In a recent mock trial of an automobile accident, the defense attorney gave the jury just that…concrete examples of what the plaintiff was able to do. He did not spend time excoriating the medical experts. Here, the defense counsel was able to show the jury that the plaintiff could still do the things he loved the most: boating and spending time with family. The defense stoked the jurors’ desire to understand the impact their award would have on the plaintiff’s life. Attaching concrete figures to each element of pain and suffering is key, according to Tyson. “When evaluating and arguing the impact of money on a plaintiff’s life, defense counsel must relate the value of money to activities or hobbies the plaintiff enjoys…. Any pain and suffering award should try to give the plaintiff back some of the enjoyment in her life she claims she lost.”11 Then “figure out a way to have your money make a meaningful impact on her life.”12
So what did the jurors do in the recent case? Plaintiff asked the jury for $5,000,000, but the jurors awarded an average of $809,821.
Was this a win for the defense? Certainly. Was this a loss for the plaintiff? In the juror’s eyes, arguably not. While the number is significantly less than requested, it is insightful to note that 93% of those jurors believe “$1,000,000.00 is a life-changing amount of money.” (See the graph below)
Confronting the pain and suffering arguments by shining a positive perspective on the plaintiff’s life and by giving clear examples of how the reasonable verdict amount you’ve suggested will allow the plaintiff to continue to be his or her “true self” is one of the steps to helping defense counsel avoid “runaway jury verdicts.”13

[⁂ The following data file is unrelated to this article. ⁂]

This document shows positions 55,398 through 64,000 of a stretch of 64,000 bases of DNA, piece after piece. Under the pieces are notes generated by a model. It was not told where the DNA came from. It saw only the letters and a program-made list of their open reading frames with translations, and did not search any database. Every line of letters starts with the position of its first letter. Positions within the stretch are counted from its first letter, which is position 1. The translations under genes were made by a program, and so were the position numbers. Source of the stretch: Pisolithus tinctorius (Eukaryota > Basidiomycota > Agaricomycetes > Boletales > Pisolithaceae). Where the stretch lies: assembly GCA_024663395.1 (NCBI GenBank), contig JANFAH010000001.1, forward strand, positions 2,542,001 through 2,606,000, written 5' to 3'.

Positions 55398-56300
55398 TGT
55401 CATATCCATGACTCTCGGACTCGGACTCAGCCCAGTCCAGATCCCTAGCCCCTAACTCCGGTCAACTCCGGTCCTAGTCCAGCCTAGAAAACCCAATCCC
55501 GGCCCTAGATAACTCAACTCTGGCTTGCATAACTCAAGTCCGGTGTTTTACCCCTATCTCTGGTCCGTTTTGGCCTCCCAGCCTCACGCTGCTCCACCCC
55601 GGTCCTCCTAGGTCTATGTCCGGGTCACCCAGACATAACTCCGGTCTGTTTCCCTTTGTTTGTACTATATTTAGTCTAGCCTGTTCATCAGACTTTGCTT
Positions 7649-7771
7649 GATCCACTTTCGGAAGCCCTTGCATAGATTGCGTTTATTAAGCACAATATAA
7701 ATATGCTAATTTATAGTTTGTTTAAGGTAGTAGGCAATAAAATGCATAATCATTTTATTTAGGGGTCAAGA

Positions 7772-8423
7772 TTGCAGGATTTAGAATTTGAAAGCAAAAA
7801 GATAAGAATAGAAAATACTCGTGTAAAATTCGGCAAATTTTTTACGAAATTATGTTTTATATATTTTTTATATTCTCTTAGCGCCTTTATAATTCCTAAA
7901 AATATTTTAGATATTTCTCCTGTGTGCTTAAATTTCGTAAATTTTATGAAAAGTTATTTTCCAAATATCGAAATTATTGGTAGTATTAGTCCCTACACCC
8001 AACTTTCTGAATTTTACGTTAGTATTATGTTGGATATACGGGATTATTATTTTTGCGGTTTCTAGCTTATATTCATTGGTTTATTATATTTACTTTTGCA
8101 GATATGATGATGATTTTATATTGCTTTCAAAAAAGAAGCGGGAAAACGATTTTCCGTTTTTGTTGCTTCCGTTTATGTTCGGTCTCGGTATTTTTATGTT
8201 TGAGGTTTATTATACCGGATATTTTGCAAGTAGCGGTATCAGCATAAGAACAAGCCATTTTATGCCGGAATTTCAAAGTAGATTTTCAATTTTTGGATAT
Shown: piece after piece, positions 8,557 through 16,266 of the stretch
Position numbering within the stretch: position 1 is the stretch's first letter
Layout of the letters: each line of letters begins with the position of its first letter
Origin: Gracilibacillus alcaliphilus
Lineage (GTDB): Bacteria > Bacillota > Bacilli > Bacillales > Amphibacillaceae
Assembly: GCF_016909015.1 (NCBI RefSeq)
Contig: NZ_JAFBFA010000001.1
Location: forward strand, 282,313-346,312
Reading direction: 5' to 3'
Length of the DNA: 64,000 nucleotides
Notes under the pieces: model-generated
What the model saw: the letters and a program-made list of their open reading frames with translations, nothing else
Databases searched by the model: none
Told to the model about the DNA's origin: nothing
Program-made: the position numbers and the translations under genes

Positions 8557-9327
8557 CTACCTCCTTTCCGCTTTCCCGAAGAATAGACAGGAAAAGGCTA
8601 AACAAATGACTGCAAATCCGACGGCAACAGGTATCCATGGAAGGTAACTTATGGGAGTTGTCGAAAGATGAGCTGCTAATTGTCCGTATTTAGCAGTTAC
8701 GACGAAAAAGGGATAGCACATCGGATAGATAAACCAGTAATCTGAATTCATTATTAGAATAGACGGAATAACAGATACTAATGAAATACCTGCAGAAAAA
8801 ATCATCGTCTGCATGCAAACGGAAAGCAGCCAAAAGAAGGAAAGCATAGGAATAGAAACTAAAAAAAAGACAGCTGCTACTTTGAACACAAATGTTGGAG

Want more insights from First Court’s experience with jury verdicts? Check out our blog series on LinkedIn where we delve into Robert Tyson’s ten points one-by-one, drawing from the advice in his book while combining the thought leadership of prominent plaintiff and defense attorneys who have experienced both sides of a nuclear verdict. Keep an eye out for our upcoming blog The Value of a Life: the fourth article in our series about addressing #nuclearverdicts.
About the Author:
The author, Kristi Harrington, is a trial consultant with First Court, Inc. As a retired circuit court judge, Kristi presided over hundreds of jury trials. Kristi is a Distinguished Visiting Professor and former Director of Advocacy at Charleston School of Law.
Recent Articles by Our First Court Team:
- Tyson Jr., Robert F. Nuclear Verdicts: Defending Justice for All (Law Dog Publishing, LLC., 2020), xi.
- Cary Silverman and Christopher E. Appel, Shook, Hardy & Bacon L.L.P. Nuclear Verdicts: Trends, Causes, and Solutions - ILR (instituteforlegalreform.com, 2022.
- An Achilles' heel's a weakness in spite of overall strength, which can lead to downfall. While the mythological origin refers to a physical vulnerability, idiomatic references to other attributes or qualities that can lead to downfall are common (Achilles' heel - Wikipedia).
- Moriarty, Joseph P. Social Inflation: Fighting Back Against the Rise in Nuclear Verdicts (DRI Publications, 2023).
- Knight, Brett. The World’s 10 Highest-Paid Athletes 2022 (forbes.com).
- Tyson Jr., Robert F. Nuclear Verdicts: Defending Justice for All (Law Dog Publishing, LLC., 2020), 53.
- Ibid, 54.
- Ibid, 55.
- Ibid, 58.
- Ibid, 60.
- Ibid, 84.